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Key Points


  1. Intestinal atresia is a life-threatening cause of intestinal obstruction in the newborn.

  2. Atresia can occur throughout the intestinal tract but is common in the small intestine.

  3. The surgical goal is to establish intestinal continuity.

  4. Duodenal atresia can be associated with Down syndrome, cardiac defects, and malrotation.

  5. Jejunoileal atresia can be associated with cystic fibrosis, gastroschisis, and short gut syndrome.

  6. Colonic atresia is uncommon, but does occur.


Intestinal atresia is a congenital absence of the bowel lumen, which results in obstruction. It becomes evident during prenatal ultrasonography or presents in the early neonatal period. If not corrected, the anomaly will result in death from losses of gastrointestinal (GI) fluids, pulmonary aspiration, and malnutrition. Thus, surgical creation of a continuous lumen with as much functional bowel as possible is the mainstay of management. Not until surgical technique was complemented by the ability to support the neonate through the perioperative period with nutrition and ventilation was long-term survival possible.


Atresias are classified into 3 types with variations depending on etiology and the location of the obstruction. Type I has mural continuity with a membranous luminal obstruction. In Type II atresia, a residual fibrous cord connects a dilated proximal segment to the unused smaller distal segment. Type III atresia finds a gap between the proximal and distal bowel with a mesenteric defect. The level of the obstruction is reflected in the etiology, incidence, clinical presentation, differential diagnosis, and surgical technique.


Many theories exist for the development of intestinal atresia. They can be simplified into 2 categories: an ischemic event causing necrosis and resorption of the involved bowel, or failure of the lumen to develop from the embryologic cord stage. Because of the fixation of the first and second part of the duodenum and its dual blood supply from the celiac axis and the superior mesenteric artery, it is less susceptible to vascular accidents. Therefore, the most likely etiology for duodenal atresia is failure of luminal recanalization after the cord stage. Because of the mobility of the jejunum and ileum with the potential for compression or volvulus, and the anatomy of the arcades, these areas are more likely to suffer vascular ischemia. The presence of a mesenteric defect with Type III atresias also supports this etiology. Statistically, the more distal the atresia, the less frequent is the incidence. Realizing that the last embryonic segments to recanalize are the duodenum and the sigmoid colon, the rare occurrence of colonic atresia remains relatively discrepant and deserves further attention.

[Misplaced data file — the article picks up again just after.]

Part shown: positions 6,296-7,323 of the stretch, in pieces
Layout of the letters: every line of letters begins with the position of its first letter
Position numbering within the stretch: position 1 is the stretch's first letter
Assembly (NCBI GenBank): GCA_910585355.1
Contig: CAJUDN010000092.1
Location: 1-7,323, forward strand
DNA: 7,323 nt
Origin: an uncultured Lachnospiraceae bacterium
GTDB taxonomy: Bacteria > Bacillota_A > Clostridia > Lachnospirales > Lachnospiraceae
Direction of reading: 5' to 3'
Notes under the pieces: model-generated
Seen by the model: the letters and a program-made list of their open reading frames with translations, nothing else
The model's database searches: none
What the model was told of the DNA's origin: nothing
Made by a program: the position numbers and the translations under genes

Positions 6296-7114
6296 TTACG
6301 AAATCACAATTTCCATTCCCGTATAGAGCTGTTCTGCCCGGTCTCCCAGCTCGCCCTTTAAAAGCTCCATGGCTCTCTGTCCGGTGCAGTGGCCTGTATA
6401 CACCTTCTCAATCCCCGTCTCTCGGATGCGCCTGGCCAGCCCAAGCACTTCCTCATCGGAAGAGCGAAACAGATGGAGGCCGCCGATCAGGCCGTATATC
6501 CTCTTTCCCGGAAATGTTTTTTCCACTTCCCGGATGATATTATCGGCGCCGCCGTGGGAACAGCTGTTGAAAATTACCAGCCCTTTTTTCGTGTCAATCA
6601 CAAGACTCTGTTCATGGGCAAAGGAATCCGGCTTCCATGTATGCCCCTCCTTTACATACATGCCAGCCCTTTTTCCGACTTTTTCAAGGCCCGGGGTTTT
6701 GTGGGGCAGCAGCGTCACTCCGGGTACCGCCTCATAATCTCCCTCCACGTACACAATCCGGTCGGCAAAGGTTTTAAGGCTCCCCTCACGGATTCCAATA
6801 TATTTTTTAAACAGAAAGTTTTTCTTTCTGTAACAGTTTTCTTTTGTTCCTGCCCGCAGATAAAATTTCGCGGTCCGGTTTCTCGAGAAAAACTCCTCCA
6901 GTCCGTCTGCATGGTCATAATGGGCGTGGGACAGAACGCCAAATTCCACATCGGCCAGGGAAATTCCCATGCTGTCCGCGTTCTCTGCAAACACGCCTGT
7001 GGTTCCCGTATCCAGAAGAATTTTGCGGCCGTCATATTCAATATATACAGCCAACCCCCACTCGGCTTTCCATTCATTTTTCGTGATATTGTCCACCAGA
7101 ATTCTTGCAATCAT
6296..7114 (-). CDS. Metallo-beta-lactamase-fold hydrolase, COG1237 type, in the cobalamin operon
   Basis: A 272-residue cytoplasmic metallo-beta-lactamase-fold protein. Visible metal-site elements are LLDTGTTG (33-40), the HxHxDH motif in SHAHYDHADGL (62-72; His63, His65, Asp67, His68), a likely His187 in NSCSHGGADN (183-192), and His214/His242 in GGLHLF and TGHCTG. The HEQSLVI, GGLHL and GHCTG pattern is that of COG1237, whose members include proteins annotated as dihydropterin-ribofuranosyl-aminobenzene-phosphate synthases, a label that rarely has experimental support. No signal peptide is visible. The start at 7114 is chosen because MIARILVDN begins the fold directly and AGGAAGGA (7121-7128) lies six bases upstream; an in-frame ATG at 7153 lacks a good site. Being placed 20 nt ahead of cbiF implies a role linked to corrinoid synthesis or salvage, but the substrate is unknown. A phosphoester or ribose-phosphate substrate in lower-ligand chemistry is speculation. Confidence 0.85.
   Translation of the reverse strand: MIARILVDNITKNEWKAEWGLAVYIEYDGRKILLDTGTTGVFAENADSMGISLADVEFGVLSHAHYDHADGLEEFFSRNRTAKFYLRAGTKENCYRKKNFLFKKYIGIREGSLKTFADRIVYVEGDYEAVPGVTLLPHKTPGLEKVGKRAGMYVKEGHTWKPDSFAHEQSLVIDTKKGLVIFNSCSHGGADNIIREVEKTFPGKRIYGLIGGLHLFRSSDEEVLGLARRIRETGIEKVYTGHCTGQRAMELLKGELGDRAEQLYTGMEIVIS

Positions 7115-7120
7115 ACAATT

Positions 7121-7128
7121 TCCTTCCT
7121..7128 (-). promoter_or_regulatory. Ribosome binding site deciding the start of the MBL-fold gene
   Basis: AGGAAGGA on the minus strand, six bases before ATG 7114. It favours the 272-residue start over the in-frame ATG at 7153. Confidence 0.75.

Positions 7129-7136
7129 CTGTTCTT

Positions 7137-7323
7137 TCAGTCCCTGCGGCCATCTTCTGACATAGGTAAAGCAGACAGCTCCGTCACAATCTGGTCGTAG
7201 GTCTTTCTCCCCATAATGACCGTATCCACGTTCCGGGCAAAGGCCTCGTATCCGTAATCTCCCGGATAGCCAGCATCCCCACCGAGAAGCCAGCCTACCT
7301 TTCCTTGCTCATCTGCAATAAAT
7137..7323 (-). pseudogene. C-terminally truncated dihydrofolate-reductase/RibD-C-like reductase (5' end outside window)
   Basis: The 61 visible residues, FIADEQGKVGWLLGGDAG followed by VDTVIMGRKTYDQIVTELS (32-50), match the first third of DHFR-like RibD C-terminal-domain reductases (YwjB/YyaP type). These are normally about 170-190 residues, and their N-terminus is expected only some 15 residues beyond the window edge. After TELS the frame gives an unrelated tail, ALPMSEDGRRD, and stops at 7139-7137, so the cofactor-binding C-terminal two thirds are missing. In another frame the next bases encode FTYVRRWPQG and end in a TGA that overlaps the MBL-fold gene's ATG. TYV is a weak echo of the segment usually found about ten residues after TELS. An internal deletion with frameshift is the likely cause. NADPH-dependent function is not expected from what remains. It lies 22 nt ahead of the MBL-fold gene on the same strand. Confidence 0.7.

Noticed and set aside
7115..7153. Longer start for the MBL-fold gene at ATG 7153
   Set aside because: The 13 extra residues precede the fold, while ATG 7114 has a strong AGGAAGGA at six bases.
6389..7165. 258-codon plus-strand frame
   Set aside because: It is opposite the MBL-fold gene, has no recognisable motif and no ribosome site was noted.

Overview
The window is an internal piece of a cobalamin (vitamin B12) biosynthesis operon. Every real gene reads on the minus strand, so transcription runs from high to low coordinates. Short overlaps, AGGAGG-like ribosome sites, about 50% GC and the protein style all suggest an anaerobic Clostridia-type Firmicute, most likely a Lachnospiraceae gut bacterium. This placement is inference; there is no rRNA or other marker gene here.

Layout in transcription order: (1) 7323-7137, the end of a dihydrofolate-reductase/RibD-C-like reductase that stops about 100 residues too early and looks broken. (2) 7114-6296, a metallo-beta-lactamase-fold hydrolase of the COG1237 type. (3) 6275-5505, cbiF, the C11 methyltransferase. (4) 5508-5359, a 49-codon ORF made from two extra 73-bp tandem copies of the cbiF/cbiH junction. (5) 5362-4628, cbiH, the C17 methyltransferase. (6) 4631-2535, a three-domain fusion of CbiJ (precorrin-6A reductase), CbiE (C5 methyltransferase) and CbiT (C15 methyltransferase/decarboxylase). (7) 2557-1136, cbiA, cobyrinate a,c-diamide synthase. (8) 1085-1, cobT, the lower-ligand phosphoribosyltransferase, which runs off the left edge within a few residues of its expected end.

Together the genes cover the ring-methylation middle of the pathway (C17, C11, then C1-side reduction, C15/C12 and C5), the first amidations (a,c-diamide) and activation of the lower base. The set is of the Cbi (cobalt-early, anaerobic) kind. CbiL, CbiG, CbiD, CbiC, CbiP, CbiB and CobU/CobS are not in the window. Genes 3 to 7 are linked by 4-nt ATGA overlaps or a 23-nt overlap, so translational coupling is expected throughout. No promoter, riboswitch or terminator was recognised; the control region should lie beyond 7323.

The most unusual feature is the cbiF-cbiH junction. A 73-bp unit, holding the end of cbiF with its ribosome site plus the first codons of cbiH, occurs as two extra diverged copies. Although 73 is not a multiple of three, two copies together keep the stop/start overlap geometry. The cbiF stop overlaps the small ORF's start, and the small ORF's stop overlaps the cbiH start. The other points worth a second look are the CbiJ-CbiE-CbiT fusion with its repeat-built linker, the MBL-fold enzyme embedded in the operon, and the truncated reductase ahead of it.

When a neonate presents with a bowel obstruction, locating the site of the lesion becomes most important in the sequence of clinical investigation and management. The approaches are quite different for the proximal lesion compared to a distal ileocolonic obstruction. A duodenal or jejunal obstruction is more likely to be atresia, and once other significant systemic anomalies are excluded, the baby is prepared more promptly for the operating ...

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